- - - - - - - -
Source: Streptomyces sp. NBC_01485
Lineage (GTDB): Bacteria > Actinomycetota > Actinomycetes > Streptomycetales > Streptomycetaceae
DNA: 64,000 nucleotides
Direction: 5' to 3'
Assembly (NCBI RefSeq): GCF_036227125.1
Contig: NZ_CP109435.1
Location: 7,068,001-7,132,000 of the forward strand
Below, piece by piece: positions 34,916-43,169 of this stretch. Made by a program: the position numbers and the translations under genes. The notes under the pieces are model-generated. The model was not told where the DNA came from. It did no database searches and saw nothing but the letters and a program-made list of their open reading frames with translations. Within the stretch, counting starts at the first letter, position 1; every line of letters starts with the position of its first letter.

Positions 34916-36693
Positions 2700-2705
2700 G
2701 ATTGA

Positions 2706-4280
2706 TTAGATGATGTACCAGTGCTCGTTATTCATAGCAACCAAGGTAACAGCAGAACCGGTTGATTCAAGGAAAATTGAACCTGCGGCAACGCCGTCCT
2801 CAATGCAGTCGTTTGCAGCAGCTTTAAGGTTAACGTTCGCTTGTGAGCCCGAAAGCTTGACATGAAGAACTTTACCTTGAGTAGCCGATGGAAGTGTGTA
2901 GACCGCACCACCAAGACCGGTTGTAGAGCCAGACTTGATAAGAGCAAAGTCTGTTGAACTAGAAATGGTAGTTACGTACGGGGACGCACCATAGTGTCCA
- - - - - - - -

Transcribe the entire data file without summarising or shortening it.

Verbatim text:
Source: Streptomyces sp. NBC_01485
Lineage (GTDB): Bacteria > Actinomycetota > Actinomycetes > Streptomycetales > Streptomycetaceae
DNA: 64,000 nucleotides
Direction: 5' to 3'
Assembly (NCBI RefSeq): GCF_036227125.1
Contig: NZ_CP109435.1
Location: 7,068,001-7,132,000 of the forward strand
Below, piece by piece: positions 34,916-43,169 of this stretch. Made by a program: the position numbers and the translations under genes. The notes under the pieces are model-generated. The model was not told where the DNA came from. It did no database searches and saw nothing but the letters and a program-made list of their open reading frames with translations. Within the stretch, counting starts at the first letter, position 1; every line of letters starts with the position of its first letter.

Positions 34916-36693
Positions 2700-2705
2700 G
2701 ATTGA

Positions 2706-4280
2706 TTAGATGATGTACCAGTGCTCGTTATTCATAGCAACCAAGGTAACAGCAGAACCGGTTGATTCAAGGAAAATTGAACCTGCGGCAACGCCGTCCT
2801 CAATGCAGTCGTTTGCAGCAGCTTTAAGGTTAACGTTCGCTTGTGAGCCCGAAAGCTTGACATGAAGAACTTTACCTTGAGTAGCCGATGGAAGTGTGTA
2901 GACCGCACCACCAAGACCGGTTGTAGAGCCAGACTTGATAAGAGCAAAGTCTGTTGAACTAGAAATGGTAGTTACGTACGGGGACGCACCATAGTGTCCA